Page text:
P1 First Person: My Turning Point
The essay below was among the finalists in a recently completed contest held at CopsOnline. Launched in 1996 as the original web site for real cops, by real cops and now a part of the PoliceOne Network, the new CopsOnline offers an expanded selection of interactive online features like videos, blogs, forums, pictures, and friend lists. We’ll be posting other top vote-getters in this essay contest in upcoming weeks – check the PoliceOne website on alternating Thursdays for the next couple of months for those.
By Tony Luketic
“Daddy, can you put a ribbon in my hair?” A simple request made by my then four-year-old daughter. Little did she know that request would be one of the most traumatic and emotionally draining days of my life. Three months before this day, I was shot twice and was still in a wheel chair.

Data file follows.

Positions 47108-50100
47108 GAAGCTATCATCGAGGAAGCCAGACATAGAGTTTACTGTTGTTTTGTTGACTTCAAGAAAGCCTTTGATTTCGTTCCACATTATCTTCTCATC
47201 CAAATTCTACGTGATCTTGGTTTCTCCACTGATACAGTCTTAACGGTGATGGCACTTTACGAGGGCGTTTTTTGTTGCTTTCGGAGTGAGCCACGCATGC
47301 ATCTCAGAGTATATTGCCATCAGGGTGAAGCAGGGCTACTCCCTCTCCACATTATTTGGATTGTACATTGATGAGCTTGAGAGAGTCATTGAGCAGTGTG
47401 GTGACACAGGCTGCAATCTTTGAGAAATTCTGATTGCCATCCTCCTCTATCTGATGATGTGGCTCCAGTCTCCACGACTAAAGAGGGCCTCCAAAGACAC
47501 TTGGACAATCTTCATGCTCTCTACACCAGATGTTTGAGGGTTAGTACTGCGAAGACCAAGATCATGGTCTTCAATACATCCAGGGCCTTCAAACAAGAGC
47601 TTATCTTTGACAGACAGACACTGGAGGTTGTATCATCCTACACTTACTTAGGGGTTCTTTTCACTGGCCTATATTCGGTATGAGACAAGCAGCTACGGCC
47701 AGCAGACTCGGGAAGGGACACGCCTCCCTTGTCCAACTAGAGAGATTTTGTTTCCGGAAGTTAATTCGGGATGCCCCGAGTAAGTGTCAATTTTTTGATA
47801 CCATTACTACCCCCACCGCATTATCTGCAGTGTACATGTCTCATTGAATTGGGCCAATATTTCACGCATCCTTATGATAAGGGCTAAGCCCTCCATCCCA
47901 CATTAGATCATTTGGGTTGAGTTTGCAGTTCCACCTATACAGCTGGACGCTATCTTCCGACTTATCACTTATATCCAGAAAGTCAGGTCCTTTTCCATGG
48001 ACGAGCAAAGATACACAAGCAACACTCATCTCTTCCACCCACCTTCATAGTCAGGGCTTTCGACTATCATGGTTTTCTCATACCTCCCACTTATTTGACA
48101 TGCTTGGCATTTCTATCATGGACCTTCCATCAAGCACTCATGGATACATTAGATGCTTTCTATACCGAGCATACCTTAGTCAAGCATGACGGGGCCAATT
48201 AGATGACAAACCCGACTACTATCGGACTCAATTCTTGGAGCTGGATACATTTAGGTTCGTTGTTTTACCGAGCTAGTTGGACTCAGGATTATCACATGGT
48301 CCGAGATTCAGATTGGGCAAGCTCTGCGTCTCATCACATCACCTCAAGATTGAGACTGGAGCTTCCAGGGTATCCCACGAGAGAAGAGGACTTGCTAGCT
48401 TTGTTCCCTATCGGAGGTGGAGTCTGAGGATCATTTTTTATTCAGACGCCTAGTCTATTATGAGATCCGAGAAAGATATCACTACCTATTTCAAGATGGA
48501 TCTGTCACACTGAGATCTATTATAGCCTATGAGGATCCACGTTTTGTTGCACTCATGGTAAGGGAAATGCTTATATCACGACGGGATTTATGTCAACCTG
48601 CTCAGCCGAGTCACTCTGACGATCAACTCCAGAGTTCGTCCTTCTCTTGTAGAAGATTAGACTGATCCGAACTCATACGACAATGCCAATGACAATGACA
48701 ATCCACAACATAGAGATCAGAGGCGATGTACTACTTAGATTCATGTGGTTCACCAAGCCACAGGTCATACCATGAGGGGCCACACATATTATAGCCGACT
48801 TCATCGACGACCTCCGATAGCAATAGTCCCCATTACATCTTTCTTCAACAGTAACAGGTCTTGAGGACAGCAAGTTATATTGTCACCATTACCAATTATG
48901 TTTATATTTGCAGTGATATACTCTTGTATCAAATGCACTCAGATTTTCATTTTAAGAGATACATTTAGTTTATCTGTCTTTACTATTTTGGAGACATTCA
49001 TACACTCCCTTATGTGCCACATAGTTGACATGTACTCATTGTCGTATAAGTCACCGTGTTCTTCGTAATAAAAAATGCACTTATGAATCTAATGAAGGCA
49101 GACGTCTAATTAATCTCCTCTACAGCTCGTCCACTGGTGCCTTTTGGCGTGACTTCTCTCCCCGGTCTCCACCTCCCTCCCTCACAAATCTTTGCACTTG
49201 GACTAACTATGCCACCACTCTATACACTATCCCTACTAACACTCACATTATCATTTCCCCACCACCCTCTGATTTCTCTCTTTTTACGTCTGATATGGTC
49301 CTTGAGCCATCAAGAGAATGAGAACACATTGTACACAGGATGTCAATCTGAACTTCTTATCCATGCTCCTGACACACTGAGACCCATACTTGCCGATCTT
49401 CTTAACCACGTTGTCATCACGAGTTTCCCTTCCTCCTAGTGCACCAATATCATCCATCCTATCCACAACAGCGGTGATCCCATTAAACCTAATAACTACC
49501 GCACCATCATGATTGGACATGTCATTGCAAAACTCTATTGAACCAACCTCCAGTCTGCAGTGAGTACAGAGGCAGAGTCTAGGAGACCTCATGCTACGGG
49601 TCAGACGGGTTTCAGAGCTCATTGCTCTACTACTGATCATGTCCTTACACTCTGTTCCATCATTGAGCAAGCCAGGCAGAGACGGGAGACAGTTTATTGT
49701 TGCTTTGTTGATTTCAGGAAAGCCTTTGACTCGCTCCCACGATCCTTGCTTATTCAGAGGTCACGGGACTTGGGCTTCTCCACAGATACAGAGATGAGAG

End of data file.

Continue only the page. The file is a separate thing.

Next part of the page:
November 30, 1995 would be a day that changed not only my life but that of my entire family. I was doing some personal banking with my mother when my worst fear was realized. While standing in the teller line an armed individual decided he was going to rob the bank and I was unarmed. During the robbery he attempted to kill a bank teller who was too frightened to get the money from the drawer. I intervened and suffered two gunshot wounds and serious injuries to my body. My injuries left me in a wheelchair for several months, no use of my left hand, and deeply depressed. I then believed that was the turning point of my life, but in reality, it was minor compared to my daughter’s request three months later.
I was sitting in my chair when Bethany asked me, “Daddy can you put a ribbon in my hair?” After trying for about five minutes, which seemed like an eternity, I told her I couldn’t do it and to go see her grandmother to do it for her. She looked at me with those brown eyes, and then asked why I was crying. With the child innocence that can never be replaced she said she would take care of me and off she went to see her grandmother for her ribbon.